"We Should TOTALLY Buy A Bar!"
We dream of belonging, not owning a low-margin services business, so why are we forced to?
Cafe Society is Maxwell Social’s Whenever-I-Have-The-Time-To-Write magazine on the intersection of community, society, web3, F&B and more — an anthropological look at the underpinnings of what makes the world tick and how tech is changing it, written by David Litwak (@dlitwak) and the Maxwell team. Maxwell is building a new type of social club in Tribeca, check out the photos on Instagram.
If you don’t have the dream yourself you’ve definitely heard it from friends, the dream to have your own spot, a “Cheers where everyone knows your name” bar filled with your friends.
How I Met Your Mother even lampoons the urge one season when they say that “every group of friends will one day say the words ‘we should buy a bar.’” True to form, the episode has Ted and Barney experience actually running a bar for an evening, having to deal with drunk ungrateful patrons and conclude it’s far from what they want to actually do on a daily basis.
Yet the urge is there.
In our pitches for Maxwell Tribeca we have a line that always gets a chuckle:
“The dream to own a bar with your friends is not a dream to run a low-margin services business.”
Yet for some reason society has decided that the only way we can get what we ACTUALLY want, a place to call our own, a place to entertain our friends, is by starting a services business hawking food and drinks to anyone who decides to waltz through the front door.
Bars & Restaurants Have Shitty Business Models
The traditional F&B (Food & Beverage) operating model is a shitty fit for building real, long term, sustainable community.
Huge Staff Costs: A comparably sized social club to Maxwell w/ full F&B operations that recently shut down in NYC had 45 full-time staff compared to our 6.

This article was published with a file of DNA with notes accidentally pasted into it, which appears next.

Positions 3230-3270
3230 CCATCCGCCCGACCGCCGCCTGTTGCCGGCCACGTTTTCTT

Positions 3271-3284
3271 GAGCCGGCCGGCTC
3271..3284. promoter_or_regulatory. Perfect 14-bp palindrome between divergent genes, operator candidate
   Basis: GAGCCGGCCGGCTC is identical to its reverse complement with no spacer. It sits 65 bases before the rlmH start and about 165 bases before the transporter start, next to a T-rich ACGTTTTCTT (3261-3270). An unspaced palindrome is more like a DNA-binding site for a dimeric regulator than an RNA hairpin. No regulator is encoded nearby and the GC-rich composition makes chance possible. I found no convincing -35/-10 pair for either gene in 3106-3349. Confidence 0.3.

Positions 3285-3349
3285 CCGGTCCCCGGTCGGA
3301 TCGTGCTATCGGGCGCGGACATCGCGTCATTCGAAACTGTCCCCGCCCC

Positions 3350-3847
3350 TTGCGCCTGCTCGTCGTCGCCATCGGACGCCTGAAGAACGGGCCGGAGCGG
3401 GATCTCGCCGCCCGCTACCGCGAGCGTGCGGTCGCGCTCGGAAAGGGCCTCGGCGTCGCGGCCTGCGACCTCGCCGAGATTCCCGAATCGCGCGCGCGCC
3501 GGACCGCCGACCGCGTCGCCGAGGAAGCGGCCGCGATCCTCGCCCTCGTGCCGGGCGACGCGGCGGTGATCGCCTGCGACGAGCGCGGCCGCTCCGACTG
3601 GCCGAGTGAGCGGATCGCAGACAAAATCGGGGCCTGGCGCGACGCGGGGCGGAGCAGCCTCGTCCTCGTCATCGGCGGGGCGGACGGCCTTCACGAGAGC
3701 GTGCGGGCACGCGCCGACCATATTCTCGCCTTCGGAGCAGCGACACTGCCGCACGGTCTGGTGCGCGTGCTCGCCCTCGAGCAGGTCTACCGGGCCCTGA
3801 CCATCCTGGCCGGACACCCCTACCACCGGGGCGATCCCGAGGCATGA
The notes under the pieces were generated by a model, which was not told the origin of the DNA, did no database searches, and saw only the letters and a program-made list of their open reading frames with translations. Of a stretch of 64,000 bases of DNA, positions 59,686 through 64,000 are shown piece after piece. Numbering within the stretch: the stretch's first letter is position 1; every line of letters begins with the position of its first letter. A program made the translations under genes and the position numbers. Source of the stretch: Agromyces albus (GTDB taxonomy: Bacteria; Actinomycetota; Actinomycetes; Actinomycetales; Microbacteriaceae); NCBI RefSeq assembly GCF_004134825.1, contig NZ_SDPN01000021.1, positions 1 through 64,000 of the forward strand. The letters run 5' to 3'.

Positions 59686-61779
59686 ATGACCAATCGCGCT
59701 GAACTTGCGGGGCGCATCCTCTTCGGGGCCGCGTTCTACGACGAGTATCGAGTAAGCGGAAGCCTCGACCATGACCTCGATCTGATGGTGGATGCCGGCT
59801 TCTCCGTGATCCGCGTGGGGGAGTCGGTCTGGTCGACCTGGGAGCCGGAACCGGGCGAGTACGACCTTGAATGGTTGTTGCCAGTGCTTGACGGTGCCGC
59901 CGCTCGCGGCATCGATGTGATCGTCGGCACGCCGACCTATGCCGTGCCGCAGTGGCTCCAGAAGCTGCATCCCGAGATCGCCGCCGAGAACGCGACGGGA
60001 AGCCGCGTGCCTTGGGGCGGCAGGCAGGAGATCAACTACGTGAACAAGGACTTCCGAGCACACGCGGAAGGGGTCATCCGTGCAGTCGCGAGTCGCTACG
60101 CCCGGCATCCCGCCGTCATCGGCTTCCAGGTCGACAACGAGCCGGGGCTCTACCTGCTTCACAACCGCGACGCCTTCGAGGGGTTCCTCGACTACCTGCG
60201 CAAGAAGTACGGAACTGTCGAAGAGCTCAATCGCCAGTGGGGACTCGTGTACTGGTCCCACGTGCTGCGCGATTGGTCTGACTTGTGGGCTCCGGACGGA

Inefficient Real Estate Usage: Anywhere from 1/4 to 1/2 of a bar or restaurant’s real estate is taken up by back of house. Of the 8,000 square foot space that makes up Maxwell Tribeca, 3,000 of it was previously used as storage or industrial kitchen.
Inefficient Customer Acquisition & Low Loyalty/High Customer Churn: Difficult customer acquisition means prime foot traffic corner location requirements for natural IRL discovery.
Low Margins: All this adds up to low margins — 3-10% is a successful restaurant, and even then all but the most successful often are living on the edge.
This skews the incentives for any F&B establishment — while a bar or restaurant’s initial inspiration may have been community, the primary motivation becomes survival — and in order to survive they become increasingly transactional, seeking to shove as many $25 cocktails down their patrons throats as possible, to turn as many tables over as possible. In short the incentives are:
Selling Services to Sustain Staff
I often joke that all this combines to make bars and restaurants such shitty investments they aren’t investments anymore, they are purchases — most people investing have ulterior motives and would be happy just to get their money back.
But a community space doesn’t HAVE to be a service space — there are examples throughout history and throughout other societies of alternative models that prioritize freedom and community, not food and beverage service.
The Local Ethnic Social Club
Your grandpa’s Italian American society or the Romanian Men’s Association that you drive by in Brooklyn used to be an actual thing. One of the few that is still around and has modernized, Palizzi Social Club in Philadelphia, describes what social clubs used to be like:
“Social clubs were where everything happened: from anniversaries to funerals and business deals to celebrations.”
They were shockingly common, all ethnicities had one and they were so prevalent they even started segregating based on interest.
“In the 1880s and 1890s, growing middle-class participation in cycling led to the formation of hundreds of clubs . . . Italian, German, Belgian and Irish clubs. There was a Harlem Cycling Club, one for Mongolians and even a Norseman’s club, “which I saw somewhere advertised as ‘limited to the sons and daughters of Harold the Fairhaired,’”
These clubs didn’t age well for obvious reasons — we want to hang out with more than our own ethnicity now, but they were a 2nd home for many immigrants coming to America at a time when maybe the only thing you wanted was a safe place in a scary new country.
These places sometimes served food, but often members staffed the bar or helped themselves and service wasn’t the point — you were there because this is where your community lived, not for the fancy Negroni.